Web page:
# Thread: Mass Energy Equivalence Nuclear Chemistry

1. This question probably shows my obvious ignorance in this topic. Huzzah for asking questions!
When a radioactive isotope decays, part of it's mass is converted into energy. (It emits alpha particles, beta particles, or gamma rays). If a radioactive isotope (lets call it X) emits, say, an alpha particle, then the total mass of the system is represented by:
Mass of X=Mass of Y + Mass Alpha Particle,
where Y is the next element in the decay series, with mass equal to Mass X minus Mass Alpha particle.
According to my understanding of the concept, when this occurs a portion of the mass is converted into energy, and this is where the energy for nuclear reactors and nuclear devices is derived from. Where does the mass come from? According to the probably over-simplified equation above, all the mass is conserved, unless somehow Mass X > Mass Y + Mass Alpha Particle.

2.

3. Originally Posted by s. soloyov
Where does the mass come from?
Umm … from ?

4. A slightly more accurate description would be:
Mass of X=Mass of Y + Mass Alpha Particle - Kinetic energy of X - kinetic energy of Y - kinetic -energy of alpha particle.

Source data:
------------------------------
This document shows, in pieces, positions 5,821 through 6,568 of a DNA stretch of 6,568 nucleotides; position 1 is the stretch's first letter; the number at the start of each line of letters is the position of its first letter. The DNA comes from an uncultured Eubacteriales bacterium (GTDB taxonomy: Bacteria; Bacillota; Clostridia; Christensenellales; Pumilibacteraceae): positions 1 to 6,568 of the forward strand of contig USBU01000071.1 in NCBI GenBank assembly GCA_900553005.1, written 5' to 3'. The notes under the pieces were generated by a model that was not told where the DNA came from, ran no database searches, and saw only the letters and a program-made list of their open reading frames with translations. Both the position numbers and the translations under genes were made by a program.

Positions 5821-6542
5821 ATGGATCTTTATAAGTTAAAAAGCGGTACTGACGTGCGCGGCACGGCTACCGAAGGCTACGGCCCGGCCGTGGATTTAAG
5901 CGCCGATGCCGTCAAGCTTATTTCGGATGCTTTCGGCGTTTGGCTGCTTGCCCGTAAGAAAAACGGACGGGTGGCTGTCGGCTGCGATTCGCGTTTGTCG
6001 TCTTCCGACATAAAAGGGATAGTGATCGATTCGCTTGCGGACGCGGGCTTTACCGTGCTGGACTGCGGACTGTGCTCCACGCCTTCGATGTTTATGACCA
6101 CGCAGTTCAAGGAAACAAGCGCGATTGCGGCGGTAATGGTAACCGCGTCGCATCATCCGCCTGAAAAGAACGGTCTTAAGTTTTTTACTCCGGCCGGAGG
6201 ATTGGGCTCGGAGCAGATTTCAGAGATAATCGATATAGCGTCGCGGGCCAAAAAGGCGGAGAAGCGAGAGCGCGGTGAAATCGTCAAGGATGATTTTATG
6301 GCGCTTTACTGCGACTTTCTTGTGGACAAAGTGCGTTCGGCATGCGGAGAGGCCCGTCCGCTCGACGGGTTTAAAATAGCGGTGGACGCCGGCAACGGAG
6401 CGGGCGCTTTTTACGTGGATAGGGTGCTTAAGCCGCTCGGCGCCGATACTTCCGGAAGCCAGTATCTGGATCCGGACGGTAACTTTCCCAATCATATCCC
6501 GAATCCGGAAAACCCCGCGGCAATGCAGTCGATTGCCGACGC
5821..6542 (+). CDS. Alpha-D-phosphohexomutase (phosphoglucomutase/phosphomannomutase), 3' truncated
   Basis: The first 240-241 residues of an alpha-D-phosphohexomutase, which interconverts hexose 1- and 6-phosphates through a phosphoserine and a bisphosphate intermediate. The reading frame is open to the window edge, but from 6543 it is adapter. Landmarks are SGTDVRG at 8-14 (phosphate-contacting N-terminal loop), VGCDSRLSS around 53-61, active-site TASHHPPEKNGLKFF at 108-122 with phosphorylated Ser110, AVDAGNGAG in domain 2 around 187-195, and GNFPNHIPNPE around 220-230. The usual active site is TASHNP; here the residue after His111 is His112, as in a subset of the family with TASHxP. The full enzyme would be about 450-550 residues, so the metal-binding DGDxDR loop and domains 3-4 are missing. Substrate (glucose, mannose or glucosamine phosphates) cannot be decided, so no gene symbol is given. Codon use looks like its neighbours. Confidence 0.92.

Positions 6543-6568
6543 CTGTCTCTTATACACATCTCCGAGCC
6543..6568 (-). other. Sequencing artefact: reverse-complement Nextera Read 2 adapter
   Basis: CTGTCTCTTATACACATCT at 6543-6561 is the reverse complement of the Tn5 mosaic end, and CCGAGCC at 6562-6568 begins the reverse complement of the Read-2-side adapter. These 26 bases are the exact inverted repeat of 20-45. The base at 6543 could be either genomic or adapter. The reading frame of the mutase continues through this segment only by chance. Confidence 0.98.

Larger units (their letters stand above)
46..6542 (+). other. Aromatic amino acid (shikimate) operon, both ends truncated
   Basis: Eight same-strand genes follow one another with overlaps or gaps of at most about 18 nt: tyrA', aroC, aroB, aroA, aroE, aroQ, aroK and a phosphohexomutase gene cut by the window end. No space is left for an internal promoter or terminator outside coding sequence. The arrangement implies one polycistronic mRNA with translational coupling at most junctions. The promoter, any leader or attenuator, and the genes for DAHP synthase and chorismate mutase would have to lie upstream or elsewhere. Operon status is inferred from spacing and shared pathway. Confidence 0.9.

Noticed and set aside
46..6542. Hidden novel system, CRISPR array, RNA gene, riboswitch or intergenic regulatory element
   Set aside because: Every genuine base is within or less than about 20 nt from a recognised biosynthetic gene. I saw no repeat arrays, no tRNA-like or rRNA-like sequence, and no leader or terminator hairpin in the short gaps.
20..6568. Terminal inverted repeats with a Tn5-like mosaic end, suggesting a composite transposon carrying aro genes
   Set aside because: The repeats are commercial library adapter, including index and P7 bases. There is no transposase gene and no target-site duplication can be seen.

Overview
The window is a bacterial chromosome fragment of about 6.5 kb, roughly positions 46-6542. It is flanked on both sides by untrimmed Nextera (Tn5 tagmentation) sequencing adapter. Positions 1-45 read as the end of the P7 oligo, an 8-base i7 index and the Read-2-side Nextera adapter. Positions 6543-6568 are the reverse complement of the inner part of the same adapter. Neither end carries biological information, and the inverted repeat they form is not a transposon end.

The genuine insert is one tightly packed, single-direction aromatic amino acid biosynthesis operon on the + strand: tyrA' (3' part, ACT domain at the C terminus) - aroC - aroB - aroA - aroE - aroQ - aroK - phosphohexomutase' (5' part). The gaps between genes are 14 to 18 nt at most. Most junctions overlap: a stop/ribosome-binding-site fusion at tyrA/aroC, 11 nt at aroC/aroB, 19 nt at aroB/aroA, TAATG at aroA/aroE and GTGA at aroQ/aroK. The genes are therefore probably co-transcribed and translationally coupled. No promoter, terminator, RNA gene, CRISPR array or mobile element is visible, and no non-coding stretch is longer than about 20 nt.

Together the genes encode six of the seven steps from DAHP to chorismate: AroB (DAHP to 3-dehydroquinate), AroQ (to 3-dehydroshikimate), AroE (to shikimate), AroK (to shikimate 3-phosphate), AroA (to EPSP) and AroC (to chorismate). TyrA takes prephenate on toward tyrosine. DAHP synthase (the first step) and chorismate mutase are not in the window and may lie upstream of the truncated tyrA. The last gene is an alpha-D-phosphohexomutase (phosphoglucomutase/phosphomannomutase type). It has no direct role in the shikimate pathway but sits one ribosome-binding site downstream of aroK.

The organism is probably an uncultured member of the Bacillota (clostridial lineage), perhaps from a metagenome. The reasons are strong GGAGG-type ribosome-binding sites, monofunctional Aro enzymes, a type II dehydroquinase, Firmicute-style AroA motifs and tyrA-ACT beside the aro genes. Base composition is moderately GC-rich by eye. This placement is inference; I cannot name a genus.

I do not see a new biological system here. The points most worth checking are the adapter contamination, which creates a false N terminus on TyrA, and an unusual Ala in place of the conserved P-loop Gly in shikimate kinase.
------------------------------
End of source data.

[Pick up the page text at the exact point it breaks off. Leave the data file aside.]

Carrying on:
This says that, yes: Mass X > Mass Y + Mass Alpha Particle

The difference is the energy released. This energy came from the binding energy holding X together. Or, rather, the difference between the binding energy of X and the binding energy of Y.

5. Originally Posted by Strange
A slightly more accurate description would be:
Mass of X=Mass of Y + Mass Alpha Particle - Kinetic energy of X - kinetic energy of Y - kinetic -energy of alpha particle.

This says that, yes: Mass X > Mass Y + Mass Alpha Particle
So if Mass X > Mass Y + Alpha Particle, does that mean that the particles in Y and the alpha particle have less mass than the corresponding particles in X? Meaning that a neutron from Y would have less mass than a neutron from X?

Originally Posted by Strange
The difference is the energy released. This energy came from the binding energy holding X together. Or, rather, the difference between the binding energy of X and the binding energy of Y.

Does this mean that the binding energy has mass?

6. Originally Posted by s. soloyov
So if Mass X > Mass Y + Alpha Particle, does that mean that the particles in Y and the alpha particle have less mass than the corresponding particles in X? Meaning that a neutron from Y would have less mass than a neutron from X?
No, the individual particles all have the same mass. The combined mass may be slightly more because of the energy holding them together.

Does this mean that the binding energy has mass?
Yes, mass and energy are equivalent (E = mc2 as Nehushtan noted earlier). If you add energy to something you effectively increase its mass.